More and more organizations are taking a look at Medical Emergency Response Plans: MERPs. Once the domain of energy and mining companies, it is important to include medical emergencies when compiling a site or corporate Emergency Response Plan. Medical emergencies can occur in office settings, manufacturing sites and in service industry settings.
All companies have the Duty of Care to protect employees from foreseeable threats and risks. An emergency response plan can help ensure that an appropriate timely response in case of an illness or accident at the worksite or at the residence in the case of expatriates and travelers:
According to the IPIECA, the medical component of the emergency response plan should take into account:
- A list of health hazards unique to the site(environmental hazards such as extreme heat or altitude, infectious diseases such as malaria and occupational health hazards such as chemical exposures);
- Identify the possible major consequences of each hazard;
- Determine the mitigation measures;
- Inventory the fixed resources needed to minimize the disaster;
- Inventory the resources needed to carry out the planned actions;
- Based on these considerations, establish the necessary emergency organization, resources and procedures, and document these in an Emergency Response Plan (ERP);
- A Disaster Recovery and Business Resumption plan should also be developed that identifies issues in recovering from a disaster and resuming business, and the actions needed to recover.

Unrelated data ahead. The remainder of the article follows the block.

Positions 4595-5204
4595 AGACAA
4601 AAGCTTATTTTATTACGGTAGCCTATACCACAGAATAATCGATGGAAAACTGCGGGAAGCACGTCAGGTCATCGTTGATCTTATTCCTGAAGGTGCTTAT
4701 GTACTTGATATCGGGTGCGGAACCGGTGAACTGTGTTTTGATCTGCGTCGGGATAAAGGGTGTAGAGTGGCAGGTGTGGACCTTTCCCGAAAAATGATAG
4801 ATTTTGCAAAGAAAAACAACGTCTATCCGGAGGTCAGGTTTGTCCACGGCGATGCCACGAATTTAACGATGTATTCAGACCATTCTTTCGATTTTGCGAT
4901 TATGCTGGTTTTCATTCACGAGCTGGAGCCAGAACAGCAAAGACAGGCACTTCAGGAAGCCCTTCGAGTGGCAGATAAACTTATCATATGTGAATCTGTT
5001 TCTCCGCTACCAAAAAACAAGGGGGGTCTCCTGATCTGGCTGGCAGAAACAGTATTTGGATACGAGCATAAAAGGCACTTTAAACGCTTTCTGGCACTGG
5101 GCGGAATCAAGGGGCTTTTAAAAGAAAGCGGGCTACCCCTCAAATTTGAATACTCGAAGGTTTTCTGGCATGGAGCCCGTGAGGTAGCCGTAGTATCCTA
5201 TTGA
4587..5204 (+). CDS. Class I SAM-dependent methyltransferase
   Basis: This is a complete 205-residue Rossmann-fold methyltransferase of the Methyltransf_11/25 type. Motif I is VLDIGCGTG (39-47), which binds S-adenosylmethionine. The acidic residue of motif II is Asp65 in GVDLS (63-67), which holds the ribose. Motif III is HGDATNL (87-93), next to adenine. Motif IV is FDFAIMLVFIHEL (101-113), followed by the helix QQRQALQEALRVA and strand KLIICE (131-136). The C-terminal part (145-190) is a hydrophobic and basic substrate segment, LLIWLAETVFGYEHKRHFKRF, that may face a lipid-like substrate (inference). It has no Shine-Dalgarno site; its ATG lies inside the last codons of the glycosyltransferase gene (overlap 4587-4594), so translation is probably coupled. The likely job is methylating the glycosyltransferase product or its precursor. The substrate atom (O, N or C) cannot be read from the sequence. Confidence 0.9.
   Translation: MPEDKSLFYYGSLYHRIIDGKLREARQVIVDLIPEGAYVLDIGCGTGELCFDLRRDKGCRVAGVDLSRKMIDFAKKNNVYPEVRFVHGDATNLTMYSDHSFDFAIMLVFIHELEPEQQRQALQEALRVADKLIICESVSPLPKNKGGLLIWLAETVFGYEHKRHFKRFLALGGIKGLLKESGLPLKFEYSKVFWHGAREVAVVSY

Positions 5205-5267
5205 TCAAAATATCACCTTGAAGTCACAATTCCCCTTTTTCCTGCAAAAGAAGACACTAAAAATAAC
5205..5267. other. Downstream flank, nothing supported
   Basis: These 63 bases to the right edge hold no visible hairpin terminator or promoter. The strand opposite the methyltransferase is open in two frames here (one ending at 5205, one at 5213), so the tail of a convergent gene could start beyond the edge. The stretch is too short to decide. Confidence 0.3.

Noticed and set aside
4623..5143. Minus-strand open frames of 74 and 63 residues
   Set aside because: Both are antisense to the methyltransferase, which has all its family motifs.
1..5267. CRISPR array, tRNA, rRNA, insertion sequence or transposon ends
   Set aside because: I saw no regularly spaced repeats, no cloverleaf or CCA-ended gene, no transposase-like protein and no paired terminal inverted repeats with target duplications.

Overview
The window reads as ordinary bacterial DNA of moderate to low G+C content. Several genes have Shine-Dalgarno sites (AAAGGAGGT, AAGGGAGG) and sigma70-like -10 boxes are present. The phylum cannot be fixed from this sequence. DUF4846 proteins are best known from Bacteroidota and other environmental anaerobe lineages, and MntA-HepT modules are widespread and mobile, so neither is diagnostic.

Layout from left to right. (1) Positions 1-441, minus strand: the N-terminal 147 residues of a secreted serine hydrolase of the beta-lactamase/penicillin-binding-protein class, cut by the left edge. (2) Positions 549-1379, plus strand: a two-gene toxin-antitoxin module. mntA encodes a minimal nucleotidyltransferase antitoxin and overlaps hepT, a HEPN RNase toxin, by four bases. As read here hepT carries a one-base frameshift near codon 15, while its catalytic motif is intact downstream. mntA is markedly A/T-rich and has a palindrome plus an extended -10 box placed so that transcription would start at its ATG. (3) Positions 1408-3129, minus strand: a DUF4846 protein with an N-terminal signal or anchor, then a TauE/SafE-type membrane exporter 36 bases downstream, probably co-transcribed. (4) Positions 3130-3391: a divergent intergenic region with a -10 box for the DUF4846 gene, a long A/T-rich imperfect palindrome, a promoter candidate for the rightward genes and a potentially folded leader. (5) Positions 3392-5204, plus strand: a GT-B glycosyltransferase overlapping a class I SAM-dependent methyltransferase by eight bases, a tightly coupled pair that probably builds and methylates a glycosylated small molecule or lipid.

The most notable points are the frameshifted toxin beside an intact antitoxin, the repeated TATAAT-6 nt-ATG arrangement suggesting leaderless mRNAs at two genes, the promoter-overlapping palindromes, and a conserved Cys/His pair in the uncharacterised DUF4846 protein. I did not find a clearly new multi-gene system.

- A MERP should include trigger points, roles and tasks for personnel for different emergencies, and a sequence of emergency response activities.
We’ll take a look at Medical Emergency Response Plans and more during a webinar next week.
I’ll join John Rendeiro, Vice President, Global Security and Intelligence at International SOS as well as George Nunez, Director, Office of Emergency Management, George Washington University; James Shuppert, M.D., Director, Health Services, Corning Incorporated; and Joan Vincenz, Managing Director, Managed Care Programs, United Airlines. We’ll review the types of emergency response plans that may or may not exist within your organization and guide you through real-world practices, revealing “quick wins” to help ensure Duty of Care compliance.
”Step 2: Why All the Drama? How to Script Your Plan Ahead of Time” from 1 to 2 p.m. eastern on Thursday, Oct. 25. The session is the second in the “Start to Finish: Eight Essential Steps for Duty of Care” series.
This program has been approved for 1 (Specified-International) recertification credit hour toward PHR, SPHR and GPHR recertification through the HR Certification Institute. For more information about certification or recertification, please visit the HR Certification Institute website at http://www.hrci.org/.